By Chris Lewis | Dec. 22, 2020
The year 2020 may not go down as the best one in the province’s history, but Conception Bay South MHA Barry Petten says things are not all that bad in his district – it’s just a matter of getting things back in order.
Paving was a big thing for the district this past year, for Petten, who said he was glad to see a number of projects get underway that he had been fighting for. He described it as a bright spot for the district amidst all the doom and gloom in the world.
Route 60, in particular, received a fair amount of much-needed work, said the MHA, as well as the Foxtrap Access Road.
“Considering we’ve been dealing with a pandemic, things have been going pretty good, and it was a pretty good year,” Petten said. “My district office has been pretty busy, and busy is a good thing. It means people have been reaching out, and we do our best to address their issues.”
Petten added the pandemic did not have much of a direct effect on things getting done in the district. But COVID-19 did push other projects and requests to the backburner.
“I hear a lot from the residents about different things they would like to see done in the district, and a lot of it I agree with,” Petten said. “But COVID has affected us in a sense that we need to look at these things and say ‘Well, maybe that’s a fight for another day, because a lot of our energies are focused on the pandemic and getting information on how to work around it, like working from home.’”
Petten said he hopes 2021 will be the year things get back on track.
He listed a number of things at the top of his mind. CBS is still growing, he noted, and with growth comes needs. One such need is a community centre, said Petten. He knows such a multi-user facility is not a cheap undertaking.
“It’s something that’s more than overdue at this point,” he said. “There’s a price tag, sure, but it’s not insurmountable. That’s one of those issues that had to be pushed to another day, but I know it’s something that is on both my wish list and (council’s) wish list, so I’m thinking it may be something we can tackle when the clouds clear, so to speak. Hopefully, that’s soon.”
Another big issue in Petten’s mind is the lack of public transit in the district.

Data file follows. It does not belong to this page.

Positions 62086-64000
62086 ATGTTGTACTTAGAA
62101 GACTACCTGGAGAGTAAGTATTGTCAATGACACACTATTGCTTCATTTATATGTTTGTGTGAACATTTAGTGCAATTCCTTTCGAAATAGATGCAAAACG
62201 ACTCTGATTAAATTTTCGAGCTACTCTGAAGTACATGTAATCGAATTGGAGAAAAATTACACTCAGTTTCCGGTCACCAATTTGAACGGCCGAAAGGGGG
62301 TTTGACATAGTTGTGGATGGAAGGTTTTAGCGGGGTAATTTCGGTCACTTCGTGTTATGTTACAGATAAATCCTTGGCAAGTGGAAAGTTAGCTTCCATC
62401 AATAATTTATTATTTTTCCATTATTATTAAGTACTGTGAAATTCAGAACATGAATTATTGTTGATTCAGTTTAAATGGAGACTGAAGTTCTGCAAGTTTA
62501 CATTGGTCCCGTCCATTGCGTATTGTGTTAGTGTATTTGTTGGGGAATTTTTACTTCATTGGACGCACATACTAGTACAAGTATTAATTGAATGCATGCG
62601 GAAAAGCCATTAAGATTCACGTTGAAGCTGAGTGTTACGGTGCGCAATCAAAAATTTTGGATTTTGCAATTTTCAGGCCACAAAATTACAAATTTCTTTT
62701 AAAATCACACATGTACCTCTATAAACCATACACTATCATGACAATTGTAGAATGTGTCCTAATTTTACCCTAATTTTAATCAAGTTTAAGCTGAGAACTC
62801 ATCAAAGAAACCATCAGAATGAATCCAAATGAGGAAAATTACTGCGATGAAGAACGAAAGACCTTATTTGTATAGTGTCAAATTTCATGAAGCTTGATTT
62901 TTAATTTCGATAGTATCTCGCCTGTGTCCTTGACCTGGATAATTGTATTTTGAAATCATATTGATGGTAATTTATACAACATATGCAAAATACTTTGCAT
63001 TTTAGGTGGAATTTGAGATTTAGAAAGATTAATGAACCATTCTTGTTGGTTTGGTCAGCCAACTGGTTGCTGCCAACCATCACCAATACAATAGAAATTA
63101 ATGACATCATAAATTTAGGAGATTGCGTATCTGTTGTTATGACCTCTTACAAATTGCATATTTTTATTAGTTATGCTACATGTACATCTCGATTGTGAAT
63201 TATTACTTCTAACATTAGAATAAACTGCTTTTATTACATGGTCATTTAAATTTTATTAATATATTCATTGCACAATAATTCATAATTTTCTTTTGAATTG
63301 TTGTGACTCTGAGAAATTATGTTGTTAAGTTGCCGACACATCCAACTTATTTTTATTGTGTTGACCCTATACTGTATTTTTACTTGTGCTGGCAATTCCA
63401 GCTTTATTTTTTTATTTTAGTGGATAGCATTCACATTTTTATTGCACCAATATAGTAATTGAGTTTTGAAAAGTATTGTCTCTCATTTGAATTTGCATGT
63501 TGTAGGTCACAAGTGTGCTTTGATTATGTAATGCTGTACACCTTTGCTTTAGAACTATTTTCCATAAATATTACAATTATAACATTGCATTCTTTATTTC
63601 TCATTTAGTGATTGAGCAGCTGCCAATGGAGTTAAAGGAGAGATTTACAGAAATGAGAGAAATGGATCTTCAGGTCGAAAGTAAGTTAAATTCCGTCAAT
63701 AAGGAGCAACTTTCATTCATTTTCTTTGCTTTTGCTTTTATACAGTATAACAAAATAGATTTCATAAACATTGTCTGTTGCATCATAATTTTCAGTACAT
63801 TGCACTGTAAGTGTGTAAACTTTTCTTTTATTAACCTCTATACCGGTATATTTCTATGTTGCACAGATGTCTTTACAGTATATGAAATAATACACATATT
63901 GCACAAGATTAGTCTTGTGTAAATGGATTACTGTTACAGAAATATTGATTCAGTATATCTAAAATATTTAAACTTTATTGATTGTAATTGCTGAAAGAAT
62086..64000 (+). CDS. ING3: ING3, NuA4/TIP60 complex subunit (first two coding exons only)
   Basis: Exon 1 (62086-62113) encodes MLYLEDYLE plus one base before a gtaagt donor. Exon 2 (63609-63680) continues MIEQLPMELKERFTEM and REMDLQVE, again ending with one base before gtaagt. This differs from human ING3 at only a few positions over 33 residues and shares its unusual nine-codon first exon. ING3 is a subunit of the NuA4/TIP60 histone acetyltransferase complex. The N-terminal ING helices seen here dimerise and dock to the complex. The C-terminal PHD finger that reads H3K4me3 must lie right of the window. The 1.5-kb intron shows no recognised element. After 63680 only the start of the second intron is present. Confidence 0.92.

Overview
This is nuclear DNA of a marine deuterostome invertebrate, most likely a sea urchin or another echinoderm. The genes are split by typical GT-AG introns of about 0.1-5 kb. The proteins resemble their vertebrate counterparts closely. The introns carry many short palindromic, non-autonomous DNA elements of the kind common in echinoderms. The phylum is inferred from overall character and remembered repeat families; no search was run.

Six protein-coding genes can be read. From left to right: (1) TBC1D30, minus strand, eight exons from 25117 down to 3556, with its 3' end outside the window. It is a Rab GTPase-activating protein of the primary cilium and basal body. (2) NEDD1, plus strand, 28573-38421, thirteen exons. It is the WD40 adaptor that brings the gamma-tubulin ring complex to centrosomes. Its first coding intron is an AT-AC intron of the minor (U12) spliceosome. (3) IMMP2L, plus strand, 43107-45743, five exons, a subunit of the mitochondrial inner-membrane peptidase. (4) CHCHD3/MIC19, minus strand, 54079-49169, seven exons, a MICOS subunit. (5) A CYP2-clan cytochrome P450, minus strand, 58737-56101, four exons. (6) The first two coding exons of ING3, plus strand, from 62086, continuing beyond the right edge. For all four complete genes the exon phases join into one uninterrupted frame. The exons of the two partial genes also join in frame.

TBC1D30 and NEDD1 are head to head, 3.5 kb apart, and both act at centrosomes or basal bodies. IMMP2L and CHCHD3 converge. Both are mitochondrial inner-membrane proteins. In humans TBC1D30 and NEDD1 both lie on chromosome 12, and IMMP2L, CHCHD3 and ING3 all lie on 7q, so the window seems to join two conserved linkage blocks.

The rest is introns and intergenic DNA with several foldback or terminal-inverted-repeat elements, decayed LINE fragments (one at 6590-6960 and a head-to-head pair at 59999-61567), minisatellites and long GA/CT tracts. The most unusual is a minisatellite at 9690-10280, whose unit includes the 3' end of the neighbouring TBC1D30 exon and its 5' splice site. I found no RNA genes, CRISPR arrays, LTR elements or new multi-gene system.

He said this is something a number of municipalities struggle with, but CBS is kind of unique. It is far enough away but also close enough to the City of St. John’s that the lack of public transit here is especially inconvenient.
“All of our healthcare services, outside of a few things, are in St. John’s. There’s a segment of the population that doesn’t have a vehicle. How do they get to appointments if they don’t have any friends or family that can take them, and they can’t afford a taxi?” Petten said.
While he has been fighting for public transit in CBS for years, even having had several conversations with government officials about it to no avail yet, Petten said he will continue to fight for it.
Petten said he would like to see a dedicated health centre in his district, describing the Major’s Path Clinic in St. John’s as an example of what he would like to see here – a place where residents can get bloodwork, x-rays, and testing done.
“You’ve got to make these things accessible. Look at the size of (Conception Bay South) and we don’t have any medical services available in our Town,” Petten said. “We’re in dire straits when it comes to family doctors. So, as for priorities, that’s one of the biggest ones for me as MHA.”
Petten also hopes 2021 will be the year that brings an end to the controversy surrounding the proposed infilling and development of Long Pond harbour.
Petten described it as an unfortunate turn of events. Although it is a project between Ocean Choice International and the Town of CBS, with some approvals required from the federal government, it is still something that has crossed his desk a number of times, he said.
Petten said he supports the project, but also supports “public engagement,” which should have been at the top of the list even before it became a matter of environmental assessment.
“I believe that that’s where the missing point is, from the province’s perspective, said Petten. “Part of the review process should be to notify the public, especially on issues of public concern, which this is. Give (people) the opportunity to voice their concerns. I think that if that debate would have happened back in 2018, then we would not be in the messy situation that we’re in now. There’s a lot of mistrust on both sides now. Which is unfortunate, because OCI is a great company and I’d like to see them set up shop in Long Pond, but I also want to make sure it’s done right and I believe people’s concerns are my concerns as well, as the MHA. It’s only right that they get the opportunity to address those and get some reasonable answers.”
Petten said he is looking at 2021 as the year to turn people’s attitudes around. He said he knows many people are struggling due to the impact of a pandemic, but as long as things keep moving in the right direction, they can turn around for the better.